The following Wills & Probate guidance note provides comprehensive and up to date legal information covering:
There is no set way in which a Will has to be drafted but convention over many years has supplied a tried-and-tested format. While styles may differ between those preparing Wills, the general order of clauses is fairly constant. This helps in reading the Will and avoids errors of omission, as well as providing a consistent method of using technological means to produce Wills.
Therefore, the usual order of clauses is:
opening and revocation
declarations (negating mutual Wills, confirming disposal wishes, etc)
appointment of executors and trustees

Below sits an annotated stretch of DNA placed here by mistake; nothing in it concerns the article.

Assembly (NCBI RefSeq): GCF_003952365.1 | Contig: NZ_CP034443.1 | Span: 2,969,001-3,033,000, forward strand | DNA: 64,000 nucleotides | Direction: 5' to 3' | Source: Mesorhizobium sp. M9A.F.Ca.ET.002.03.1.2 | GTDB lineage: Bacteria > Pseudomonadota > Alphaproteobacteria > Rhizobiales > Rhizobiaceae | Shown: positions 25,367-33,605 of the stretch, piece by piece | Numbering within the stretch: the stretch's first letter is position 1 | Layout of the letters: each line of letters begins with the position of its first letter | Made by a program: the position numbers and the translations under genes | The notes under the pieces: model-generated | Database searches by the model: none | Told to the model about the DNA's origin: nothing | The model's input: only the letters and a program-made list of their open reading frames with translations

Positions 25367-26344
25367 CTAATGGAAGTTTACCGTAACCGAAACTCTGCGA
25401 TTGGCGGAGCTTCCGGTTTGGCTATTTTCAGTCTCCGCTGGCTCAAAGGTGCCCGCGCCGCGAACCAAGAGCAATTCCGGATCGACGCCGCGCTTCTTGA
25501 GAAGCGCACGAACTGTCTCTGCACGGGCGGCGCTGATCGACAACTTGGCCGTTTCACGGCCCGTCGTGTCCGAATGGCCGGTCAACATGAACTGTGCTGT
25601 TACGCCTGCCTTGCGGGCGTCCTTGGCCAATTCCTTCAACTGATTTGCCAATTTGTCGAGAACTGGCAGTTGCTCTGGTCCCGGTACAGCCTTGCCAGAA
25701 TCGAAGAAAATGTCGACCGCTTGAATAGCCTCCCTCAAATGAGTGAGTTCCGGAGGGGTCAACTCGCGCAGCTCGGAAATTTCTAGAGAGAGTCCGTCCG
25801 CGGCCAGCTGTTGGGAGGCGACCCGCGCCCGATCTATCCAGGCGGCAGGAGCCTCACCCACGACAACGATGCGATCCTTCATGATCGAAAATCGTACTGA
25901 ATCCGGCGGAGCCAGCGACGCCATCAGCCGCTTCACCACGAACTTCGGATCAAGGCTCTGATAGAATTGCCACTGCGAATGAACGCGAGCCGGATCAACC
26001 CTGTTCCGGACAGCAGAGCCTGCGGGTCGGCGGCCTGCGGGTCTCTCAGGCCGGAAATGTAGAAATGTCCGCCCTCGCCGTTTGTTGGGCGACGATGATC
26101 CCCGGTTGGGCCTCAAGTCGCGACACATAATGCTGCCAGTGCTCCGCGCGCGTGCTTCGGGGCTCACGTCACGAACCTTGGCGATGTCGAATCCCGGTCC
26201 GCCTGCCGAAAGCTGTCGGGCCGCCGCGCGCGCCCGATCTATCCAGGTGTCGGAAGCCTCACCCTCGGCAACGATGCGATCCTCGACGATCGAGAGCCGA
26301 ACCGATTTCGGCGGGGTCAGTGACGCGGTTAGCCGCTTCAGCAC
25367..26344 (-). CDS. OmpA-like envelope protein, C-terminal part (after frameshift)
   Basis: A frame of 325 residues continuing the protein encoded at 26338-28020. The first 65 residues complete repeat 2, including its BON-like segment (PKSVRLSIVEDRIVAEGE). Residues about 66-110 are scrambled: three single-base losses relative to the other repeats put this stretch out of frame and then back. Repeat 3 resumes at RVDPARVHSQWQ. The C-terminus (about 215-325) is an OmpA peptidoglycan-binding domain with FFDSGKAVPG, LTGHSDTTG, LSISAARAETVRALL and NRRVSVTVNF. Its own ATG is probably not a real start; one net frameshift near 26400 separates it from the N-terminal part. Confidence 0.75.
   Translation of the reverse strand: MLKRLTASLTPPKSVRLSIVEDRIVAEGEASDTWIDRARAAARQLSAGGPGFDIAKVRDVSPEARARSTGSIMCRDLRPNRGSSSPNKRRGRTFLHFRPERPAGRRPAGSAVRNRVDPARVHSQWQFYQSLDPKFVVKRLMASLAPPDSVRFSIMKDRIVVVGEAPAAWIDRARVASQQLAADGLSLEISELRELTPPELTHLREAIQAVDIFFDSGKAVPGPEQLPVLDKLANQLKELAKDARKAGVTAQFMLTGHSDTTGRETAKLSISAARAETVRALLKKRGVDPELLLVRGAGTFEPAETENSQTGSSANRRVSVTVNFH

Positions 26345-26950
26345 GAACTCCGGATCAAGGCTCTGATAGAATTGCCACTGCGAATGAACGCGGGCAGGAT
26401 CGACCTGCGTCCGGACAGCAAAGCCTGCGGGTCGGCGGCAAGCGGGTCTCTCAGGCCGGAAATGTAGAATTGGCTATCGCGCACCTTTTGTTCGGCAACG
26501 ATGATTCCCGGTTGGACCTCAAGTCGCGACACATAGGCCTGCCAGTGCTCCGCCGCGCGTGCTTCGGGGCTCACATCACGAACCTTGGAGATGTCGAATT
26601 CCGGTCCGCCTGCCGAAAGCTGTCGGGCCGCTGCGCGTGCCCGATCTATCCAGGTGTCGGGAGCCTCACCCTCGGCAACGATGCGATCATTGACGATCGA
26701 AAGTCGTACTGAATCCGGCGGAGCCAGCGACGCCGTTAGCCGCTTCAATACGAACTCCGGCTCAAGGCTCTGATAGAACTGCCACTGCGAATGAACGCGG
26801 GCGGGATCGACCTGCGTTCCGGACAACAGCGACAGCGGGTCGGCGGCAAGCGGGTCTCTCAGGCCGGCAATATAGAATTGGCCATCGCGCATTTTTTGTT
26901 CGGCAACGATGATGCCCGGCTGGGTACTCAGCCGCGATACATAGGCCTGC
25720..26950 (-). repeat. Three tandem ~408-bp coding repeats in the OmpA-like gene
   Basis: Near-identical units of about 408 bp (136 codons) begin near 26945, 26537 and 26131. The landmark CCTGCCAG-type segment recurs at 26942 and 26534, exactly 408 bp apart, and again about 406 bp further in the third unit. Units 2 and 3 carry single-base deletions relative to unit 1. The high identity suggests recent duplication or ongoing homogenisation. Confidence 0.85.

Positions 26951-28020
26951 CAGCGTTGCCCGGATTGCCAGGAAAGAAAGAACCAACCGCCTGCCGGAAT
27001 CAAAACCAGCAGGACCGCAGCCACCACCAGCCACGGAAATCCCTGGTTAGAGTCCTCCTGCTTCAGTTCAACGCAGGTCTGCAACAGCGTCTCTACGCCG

appointment of guardians
specific legacies and devises
powers of executors and trustees
Clearly, not all of the clauses will be used all of the time, but as long as this basic schematic is used the draftsperson should be able to ensure that all that should be included is there.
The first sentence of the Will is used to identify the testator by name and address. All aliases of the testator should be included. However, this could cause difficulties if the only name the testator generally uses and is known by is supplemented by another name. Documents of title, marriage certificate and birth certificate may answer the necessity of whether to include other names. If further names are added, they should be prefaced with
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